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Palliative Care Explained

What is palliative care?

Palliative Care aims to keep people with a life limiting or eventually fatal illness as comfortable as possible for as long as possible.  It aims to maintain quality of life for patients, their families and carers by addressing the many needs patients, families and carers have such as physical (including treatment of pain and other symptoms), emotional, social, cultural and spiritual (PCA).

Depending on your needs, palliative care may include:

  • Treatment to relieve pain and other physical symptoms like nausea, breathlessness and trouble sleeping
  • Information and advice to help you make decisions about treatment and care options and plan ahead
  • help with emotional and social needs, like dealing with fear and other feelings, and communicating with your family and friends
  • help finding practical support, like transport, financial assistance, equipment and visits from care providers so you can live comfortably at home where possible
  • Guidance to meet spiritual needs or concerns
  • A support system to help you live as actively as possible and to help your family cope during your illness and after you die.

(Pall Assist Brochure)

Who can benefit from Palliative Care?

When should palliative care start?

When should I ask my doctor about pain relief and symptom control?

Who provides palliative care?

Where does palliative care take place?

If someone decides to go into a hospice, do they have to stay there?

How can I get palliative care?

If I am in pain, can it be eased and what drugs are used for pain relief?

What is symptom management?

What about palliative care for children?

How much does Palliative Care cost?

 

Useful links;

Palliative Care Australia – "What is Palliative Care" brochure  

PallAssist -  PalAssist Guide to Palliative Care in Queensland (still in the draft stage)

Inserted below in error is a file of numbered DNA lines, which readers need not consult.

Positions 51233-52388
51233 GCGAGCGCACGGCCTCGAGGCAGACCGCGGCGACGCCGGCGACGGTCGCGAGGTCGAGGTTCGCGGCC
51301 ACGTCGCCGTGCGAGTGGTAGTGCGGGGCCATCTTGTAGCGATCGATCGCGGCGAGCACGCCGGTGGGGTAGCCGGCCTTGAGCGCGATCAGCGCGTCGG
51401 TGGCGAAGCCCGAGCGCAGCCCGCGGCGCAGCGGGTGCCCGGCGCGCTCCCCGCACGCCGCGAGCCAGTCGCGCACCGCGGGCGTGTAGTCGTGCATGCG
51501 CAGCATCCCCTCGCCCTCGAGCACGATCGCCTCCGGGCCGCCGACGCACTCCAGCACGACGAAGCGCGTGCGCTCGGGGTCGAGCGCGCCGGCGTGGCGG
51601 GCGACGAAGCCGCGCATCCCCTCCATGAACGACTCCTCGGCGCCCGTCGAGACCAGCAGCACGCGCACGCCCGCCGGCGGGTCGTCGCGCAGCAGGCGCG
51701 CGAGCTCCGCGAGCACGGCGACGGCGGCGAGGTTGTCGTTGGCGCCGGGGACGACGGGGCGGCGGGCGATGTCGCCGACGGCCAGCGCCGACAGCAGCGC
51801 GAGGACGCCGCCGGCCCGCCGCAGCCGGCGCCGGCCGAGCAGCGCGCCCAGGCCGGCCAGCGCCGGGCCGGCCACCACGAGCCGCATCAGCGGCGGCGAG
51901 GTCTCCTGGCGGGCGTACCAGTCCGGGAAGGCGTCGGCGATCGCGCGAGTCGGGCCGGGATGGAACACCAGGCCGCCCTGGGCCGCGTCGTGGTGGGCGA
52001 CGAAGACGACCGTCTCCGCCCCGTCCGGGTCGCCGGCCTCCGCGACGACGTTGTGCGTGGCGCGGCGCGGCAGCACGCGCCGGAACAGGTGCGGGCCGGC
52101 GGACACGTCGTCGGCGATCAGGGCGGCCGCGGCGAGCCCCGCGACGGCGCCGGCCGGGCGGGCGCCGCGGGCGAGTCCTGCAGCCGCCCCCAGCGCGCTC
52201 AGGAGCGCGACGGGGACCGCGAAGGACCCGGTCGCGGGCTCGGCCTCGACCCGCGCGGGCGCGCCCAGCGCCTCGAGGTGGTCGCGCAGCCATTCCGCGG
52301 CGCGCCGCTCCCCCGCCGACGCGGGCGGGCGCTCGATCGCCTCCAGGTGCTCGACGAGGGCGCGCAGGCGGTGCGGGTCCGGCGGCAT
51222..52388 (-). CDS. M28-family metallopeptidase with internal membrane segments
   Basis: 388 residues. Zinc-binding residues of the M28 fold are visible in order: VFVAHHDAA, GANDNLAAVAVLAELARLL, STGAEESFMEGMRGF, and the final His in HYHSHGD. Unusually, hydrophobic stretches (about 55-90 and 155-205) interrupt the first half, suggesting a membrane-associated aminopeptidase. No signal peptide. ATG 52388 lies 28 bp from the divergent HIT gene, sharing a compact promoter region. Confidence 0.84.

Who can benefit from Palliative Care?

Palliative care is appropriate for anyone with a life limiting illness, (i.e. conditions that have little or no possibility of cure). It is for people of any age, race, cultural or religious background. Palliative care is not just for patients with incurable cancer but also people with other life limiting illness. These may include severe or "end-stage" heart, kidney or liver failure, advanced dementia, motor neurone disease etc.

 Palliative care support is not only available to the person with the life limiting illness but also to their family and/or carers to help them manage the patient at home and to deal with their own grief and losses.

When should palliative care start?

  Palliative care is not just for the last few days or weeks of a person’s life. It should start months or even years before to help maintain quality of life for as long as possible. 

If you have a life-limiting illness (or incurable or progressive disease), talk to your doctor about palliative care at the earliest opportunity. People often say they wish they had known about and used palliative care services earlier.

You can start palliative care at any time; it doesn’t matter what stage of disease you have or how long you are expected to live. You might use palliative care for only a few weeks, or over several years. If your condition stabilises, you might not see your palliative care team for a while.

Finding out about palliative care services and support now will reduce stress on you and your family later. It will give you information and time to better understand and manage any physical symptoms (such as pain or nausea), make plans and get help meeting your practical, emotional and spiritual needs.

When should I ask my doctor about pain relief and symptom control?

Who provides palliative care?